2004 Conservative Leadership Convention
March 20, 2004 – Metro Toronto Convention Centre
|Stephen Harper||16148.88 (55.5%)|
|Belinda Stronach||10196.16 (35.0%)|
|Tony Clement||2754.96 (9.5%)|
The Canadian Alliance and Progressive Conservative parties had merged in late 2003, leading to the new Conservative Party of Canada’s first leadership convention.
Three candidates entered the race in mid-January 2004.
Canadian Alliance Leader Stephen Harper, who helped negotiate the merger with Tory Leader Peter MacKay, was favoured to take over the new party.
Belinda Stronach campaigned without any experience in elected politics — but had notoriety as a Magna auto parts executive and key player in the merger negotiations. Stronach was criticized for avoiding several leadership debates, participating only in two party-organized forums.
Tony Clement, another Ontario candidate, had served as a provincial cabinet minister under Mike Harris and Ernie Eves before being defeated in 2003.
Several major names from Canada’s conservative movement stayed out of the race, including MacKay and a number of current and former premiers: Harris, Ralph Klein, and Bernard Lord.
Speeches were delivered in front of 1,500 Conservative delegates at the Metro Toronto Convention Centre.
Stronach pointed to 11 straight by-election losses for the Canadian Alliance with Harper as leader. In her speech she claimed: “I threw away my formal text and I am speaking to you from the heart… They tell me that I’m Paul Martin in a cocktail dress, but let me ask you, who can bake a better economic pie?”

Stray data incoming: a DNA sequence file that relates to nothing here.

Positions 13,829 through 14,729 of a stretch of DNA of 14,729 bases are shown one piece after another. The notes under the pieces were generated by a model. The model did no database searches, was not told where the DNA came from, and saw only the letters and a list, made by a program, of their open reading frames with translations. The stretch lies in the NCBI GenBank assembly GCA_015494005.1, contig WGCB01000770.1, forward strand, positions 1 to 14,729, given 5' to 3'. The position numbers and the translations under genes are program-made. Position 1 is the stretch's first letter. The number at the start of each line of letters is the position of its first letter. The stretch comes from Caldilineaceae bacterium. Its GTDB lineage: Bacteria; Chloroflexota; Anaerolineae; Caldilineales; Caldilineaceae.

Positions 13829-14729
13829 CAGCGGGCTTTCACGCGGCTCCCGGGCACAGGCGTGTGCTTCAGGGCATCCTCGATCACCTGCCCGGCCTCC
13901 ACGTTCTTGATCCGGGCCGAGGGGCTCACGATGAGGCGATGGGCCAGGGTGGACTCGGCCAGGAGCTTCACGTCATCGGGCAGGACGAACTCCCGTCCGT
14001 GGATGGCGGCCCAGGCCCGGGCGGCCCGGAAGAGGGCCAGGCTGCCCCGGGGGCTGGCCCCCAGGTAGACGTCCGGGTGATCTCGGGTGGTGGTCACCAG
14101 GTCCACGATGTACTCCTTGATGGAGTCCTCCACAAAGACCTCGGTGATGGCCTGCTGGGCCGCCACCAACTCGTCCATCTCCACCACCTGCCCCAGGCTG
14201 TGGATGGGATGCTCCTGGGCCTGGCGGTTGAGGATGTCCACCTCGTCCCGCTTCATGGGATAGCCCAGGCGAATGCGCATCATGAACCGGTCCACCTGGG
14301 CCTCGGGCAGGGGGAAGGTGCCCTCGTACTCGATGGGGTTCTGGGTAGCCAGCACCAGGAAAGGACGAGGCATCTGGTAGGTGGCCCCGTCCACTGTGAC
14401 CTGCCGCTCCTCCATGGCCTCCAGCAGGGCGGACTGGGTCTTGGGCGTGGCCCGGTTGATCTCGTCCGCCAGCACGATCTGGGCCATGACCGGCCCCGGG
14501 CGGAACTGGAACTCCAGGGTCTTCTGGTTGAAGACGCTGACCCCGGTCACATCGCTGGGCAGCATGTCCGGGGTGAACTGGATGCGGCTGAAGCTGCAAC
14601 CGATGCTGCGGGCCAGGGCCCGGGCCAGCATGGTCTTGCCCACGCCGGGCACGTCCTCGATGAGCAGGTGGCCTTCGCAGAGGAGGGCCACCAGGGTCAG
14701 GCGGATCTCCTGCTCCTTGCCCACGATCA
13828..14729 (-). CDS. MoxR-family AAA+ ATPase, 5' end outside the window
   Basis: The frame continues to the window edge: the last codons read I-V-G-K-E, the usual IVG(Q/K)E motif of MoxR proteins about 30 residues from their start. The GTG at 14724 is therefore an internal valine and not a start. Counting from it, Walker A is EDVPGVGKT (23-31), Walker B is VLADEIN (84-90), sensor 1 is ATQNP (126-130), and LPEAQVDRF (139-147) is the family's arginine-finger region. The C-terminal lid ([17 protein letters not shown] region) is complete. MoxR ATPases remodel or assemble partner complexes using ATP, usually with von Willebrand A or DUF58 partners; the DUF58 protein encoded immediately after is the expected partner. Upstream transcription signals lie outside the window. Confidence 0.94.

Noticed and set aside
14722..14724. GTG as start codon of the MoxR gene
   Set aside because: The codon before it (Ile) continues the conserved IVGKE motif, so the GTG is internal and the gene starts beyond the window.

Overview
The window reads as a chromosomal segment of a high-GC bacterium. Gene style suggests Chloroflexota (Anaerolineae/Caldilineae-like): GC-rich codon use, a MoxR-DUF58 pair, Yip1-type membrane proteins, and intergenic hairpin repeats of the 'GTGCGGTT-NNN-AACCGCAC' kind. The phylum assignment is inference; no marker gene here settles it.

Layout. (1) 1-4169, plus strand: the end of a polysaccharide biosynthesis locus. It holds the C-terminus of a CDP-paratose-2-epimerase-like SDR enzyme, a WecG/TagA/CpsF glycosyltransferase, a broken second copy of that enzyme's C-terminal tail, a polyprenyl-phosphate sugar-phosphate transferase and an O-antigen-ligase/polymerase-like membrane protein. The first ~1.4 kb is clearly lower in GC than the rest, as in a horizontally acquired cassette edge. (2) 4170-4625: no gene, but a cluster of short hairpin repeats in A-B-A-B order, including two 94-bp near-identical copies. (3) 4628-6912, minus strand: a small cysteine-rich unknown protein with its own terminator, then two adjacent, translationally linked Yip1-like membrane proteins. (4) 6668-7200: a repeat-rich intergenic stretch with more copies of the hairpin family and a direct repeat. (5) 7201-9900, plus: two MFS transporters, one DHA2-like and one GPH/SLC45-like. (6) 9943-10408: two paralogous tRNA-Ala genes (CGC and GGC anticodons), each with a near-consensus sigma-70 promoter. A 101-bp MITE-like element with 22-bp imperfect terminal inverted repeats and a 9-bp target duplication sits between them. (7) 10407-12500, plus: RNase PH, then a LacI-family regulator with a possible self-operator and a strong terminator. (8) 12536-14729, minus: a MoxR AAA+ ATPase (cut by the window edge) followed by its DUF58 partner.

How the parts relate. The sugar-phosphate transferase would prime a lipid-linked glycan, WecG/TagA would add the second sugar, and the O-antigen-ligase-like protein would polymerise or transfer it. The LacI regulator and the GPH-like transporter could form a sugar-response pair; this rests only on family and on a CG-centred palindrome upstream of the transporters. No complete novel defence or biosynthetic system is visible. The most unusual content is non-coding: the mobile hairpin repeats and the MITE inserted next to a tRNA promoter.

Said Harper: “I stand before you on my record. It is a record of uniting people and uniting organizations. It is a record of tearing down walls and of building bridges. It is a record of representing conservative ideals, of putting forward conservative policies, of fighting for conservative values.”
Conservative members used a preferential ballot. One hundred points were assigned to each federal riding, regardless of membership size.
Only one round was necessary as Harper won more than 55 per cent of the points across Canada. Harper did better than expected in Quebec and southern Ontario, according to campaign co-chairs Michael Fortier and John Reynolds.
Voter turnout was about 37 per cent. About 253,000 members were eligible to vote, according to reports.
Afterwards, Clement blamed media attention on Stronach, who pledged to run in the next election in Newmarket—Aurora. Yet he also said Harper ran a “picture-perfect” campaign.
Stronach promised party unity behind Harper.
- Opposition Senate Leader John Lynch-Staunton served as interim party leader until the convention. An “Areas of Agreement” document had been published in January 2004.
- Harper named Peter MacKay as deputy leader.
- Stronach spent nearly $2.5 million (the expense limit), Harper spent nearly $2.1 million, while Clement’s campaign expenses reached $827,000. Stronach actually raised $5.3 million — including nearly $4 million of her own money.